Financial Capability is the measure of a construction company’s financial abilities to carry out future construction projects.
This measure is based on the company’s best revenue as well as its net assets as at the latest financial year period.
This information is normally presented within the Annual Financial Statements.
For this reason, the CIDB will always request the Annual Financial Statements of the applicant company to determine the financial capability score on a sliding scale as depicted by table C(ii) on the CIDB’s application form.
You can view the CIDB table by clicking here.
With this in mind, it is very important that clients pay good attention to the information contained within their annual financial statements to establish that they will indeed qualify for the CIDB grading that they are aspiring for when submitting these annual financial statements.
There are a number of factors to look out for when submitting these annual financial statements to the CIDB.
Factor number 1. Revenue.
The CIDB will take a look at the revenue figure to determine if you have met the revenue threshold for the CIDB grade that you are applying for.
A number of accountant’s have the tendency of just putting this revenue figure for the sake of showing that the financial capability revenue figure has been met, however, please be warned that the CIDB has a full bench of accountant’s who can spot when your are trying to manipulate the CIDB revenue figure requirements.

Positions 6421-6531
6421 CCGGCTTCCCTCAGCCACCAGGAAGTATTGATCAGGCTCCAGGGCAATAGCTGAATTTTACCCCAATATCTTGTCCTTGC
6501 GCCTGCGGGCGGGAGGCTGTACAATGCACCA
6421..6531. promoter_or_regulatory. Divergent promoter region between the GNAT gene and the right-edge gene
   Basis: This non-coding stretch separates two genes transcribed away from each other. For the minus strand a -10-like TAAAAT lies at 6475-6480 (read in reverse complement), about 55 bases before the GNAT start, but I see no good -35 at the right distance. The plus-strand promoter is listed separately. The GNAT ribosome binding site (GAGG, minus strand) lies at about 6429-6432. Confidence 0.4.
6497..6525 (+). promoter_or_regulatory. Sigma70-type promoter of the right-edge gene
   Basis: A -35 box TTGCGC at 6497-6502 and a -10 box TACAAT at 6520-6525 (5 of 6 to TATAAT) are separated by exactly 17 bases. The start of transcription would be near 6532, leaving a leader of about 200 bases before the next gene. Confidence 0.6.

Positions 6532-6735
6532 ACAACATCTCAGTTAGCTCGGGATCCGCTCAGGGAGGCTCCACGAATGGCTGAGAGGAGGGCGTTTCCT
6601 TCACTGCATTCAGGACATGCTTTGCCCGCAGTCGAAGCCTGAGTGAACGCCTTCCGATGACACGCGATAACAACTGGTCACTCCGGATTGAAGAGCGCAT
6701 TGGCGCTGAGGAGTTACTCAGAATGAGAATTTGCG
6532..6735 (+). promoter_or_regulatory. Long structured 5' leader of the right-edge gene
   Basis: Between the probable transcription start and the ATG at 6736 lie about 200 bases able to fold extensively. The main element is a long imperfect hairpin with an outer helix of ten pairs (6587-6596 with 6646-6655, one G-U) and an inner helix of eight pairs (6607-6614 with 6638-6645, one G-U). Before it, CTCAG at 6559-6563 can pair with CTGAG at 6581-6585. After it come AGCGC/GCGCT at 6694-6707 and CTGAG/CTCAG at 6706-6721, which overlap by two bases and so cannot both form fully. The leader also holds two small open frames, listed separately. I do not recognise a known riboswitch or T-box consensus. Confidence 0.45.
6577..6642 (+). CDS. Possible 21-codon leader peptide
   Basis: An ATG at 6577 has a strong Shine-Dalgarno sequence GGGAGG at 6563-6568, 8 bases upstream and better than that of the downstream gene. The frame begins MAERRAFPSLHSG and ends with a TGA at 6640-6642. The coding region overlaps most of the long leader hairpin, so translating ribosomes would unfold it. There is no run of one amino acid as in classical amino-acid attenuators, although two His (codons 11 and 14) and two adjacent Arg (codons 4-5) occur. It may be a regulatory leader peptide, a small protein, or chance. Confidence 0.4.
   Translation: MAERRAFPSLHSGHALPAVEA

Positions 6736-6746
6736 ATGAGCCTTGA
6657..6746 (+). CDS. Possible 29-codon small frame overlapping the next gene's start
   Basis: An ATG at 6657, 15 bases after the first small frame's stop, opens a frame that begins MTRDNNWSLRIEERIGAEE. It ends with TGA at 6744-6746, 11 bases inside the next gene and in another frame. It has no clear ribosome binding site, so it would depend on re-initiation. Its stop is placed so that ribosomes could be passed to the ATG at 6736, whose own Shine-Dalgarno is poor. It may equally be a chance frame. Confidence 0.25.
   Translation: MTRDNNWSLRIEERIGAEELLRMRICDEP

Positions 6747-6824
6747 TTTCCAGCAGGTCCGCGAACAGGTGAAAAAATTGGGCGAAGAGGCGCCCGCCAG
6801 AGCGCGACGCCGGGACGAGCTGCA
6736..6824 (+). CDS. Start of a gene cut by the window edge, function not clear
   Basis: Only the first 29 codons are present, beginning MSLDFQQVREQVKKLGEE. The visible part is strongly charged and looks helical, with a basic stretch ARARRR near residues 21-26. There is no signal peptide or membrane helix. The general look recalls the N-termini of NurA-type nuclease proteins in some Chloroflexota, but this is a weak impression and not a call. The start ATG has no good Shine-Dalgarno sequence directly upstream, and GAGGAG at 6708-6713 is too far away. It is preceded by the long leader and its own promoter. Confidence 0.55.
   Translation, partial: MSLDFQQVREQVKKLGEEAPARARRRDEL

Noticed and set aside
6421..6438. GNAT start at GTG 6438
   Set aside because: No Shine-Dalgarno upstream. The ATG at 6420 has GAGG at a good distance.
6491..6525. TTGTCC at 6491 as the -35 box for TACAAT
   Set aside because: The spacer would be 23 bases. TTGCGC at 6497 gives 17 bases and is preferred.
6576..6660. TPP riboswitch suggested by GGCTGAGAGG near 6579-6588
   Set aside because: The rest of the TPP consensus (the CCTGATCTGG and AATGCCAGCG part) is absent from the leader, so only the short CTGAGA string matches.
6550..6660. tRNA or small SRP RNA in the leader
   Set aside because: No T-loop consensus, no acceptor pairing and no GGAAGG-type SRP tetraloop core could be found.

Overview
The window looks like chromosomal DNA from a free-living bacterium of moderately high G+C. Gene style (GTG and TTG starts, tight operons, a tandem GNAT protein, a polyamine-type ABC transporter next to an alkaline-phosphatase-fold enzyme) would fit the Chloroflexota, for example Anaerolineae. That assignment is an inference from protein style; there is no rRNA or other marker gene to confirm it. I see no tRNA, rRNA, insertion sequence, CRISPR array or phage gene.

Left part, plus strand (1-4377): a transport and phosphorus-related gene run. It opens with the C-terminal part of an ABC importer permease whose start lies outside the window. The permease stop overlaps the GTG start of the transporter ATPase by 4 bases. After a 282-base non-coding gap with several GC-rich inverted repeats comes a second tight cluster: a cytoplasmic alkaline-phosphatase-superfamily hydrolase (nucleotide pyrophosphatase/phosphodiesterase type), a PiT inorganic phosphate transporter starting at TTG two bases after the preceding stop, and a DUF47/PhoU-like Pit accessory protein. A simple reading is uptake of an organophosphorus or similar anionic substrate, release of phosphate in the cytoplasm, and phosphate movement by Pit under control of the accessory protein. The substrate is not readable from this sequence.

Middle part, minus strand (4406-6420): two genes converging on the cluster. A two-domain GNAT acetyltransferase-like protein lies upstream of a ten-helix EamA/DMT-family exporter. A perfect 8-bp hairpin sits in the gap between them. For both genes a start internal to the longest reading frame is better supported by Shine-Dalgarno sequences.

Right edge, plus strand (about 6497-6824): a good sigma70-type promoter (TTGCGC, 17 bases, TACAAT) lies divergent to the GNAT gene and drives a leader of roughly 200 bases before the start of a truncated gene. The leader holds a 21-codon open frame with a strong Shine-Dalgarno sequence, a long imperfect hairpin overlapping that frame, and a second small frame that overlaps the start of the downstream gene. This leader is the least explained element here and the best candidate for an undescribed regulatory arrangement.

They will compare the accuracy and the reason-ability of your revenue figure to the other supporting documents such as the total value of the combined construction contracts completed within a financial year as well as to the total cash flow received through your bank statements.
If there are variances in excess of 10%, then your financial statements could be disregarded for the CIDB grading that you are trying to apply for.
Factor number 2, Net assets value or net worth.
The CIBD will also look at your financial statements to determine, your company’s net worth by taking into consideration, your total financial assets less total financial assets and determine the grading you qualify for based on their sliding scale table as reflected under table C(ii) on their application form.
Once again, the CIDB accountants will be on a look out for companies that try to over inflate their net asset’s value by looking at the supporting documents for items such as cash & cash equivalents as reflected on the bank statements at specific balance sheet dates.
They will also be on the look out for fictitious financial statement asset line items such as revaluation reserves & surpluses that exist without independent valuation certificates.
Signing off of the annual financial statements.
The CIDB will also investigate the designation as well as the standing of the accounting officer, who signs off the annual financial statements. Any accountant who signs off your annual financial statements must be in good standing with a properly recognized accounting body within South Africa.
Secondly, they must also have the authority to sign off your annual financial statements based on your company’s public interest score. Different accountants have different authorities to sign off financial statements based on the construction company’s public interest score.
Factor number 3, compliance to IFRS 15 when reporting revenue from construction contracts.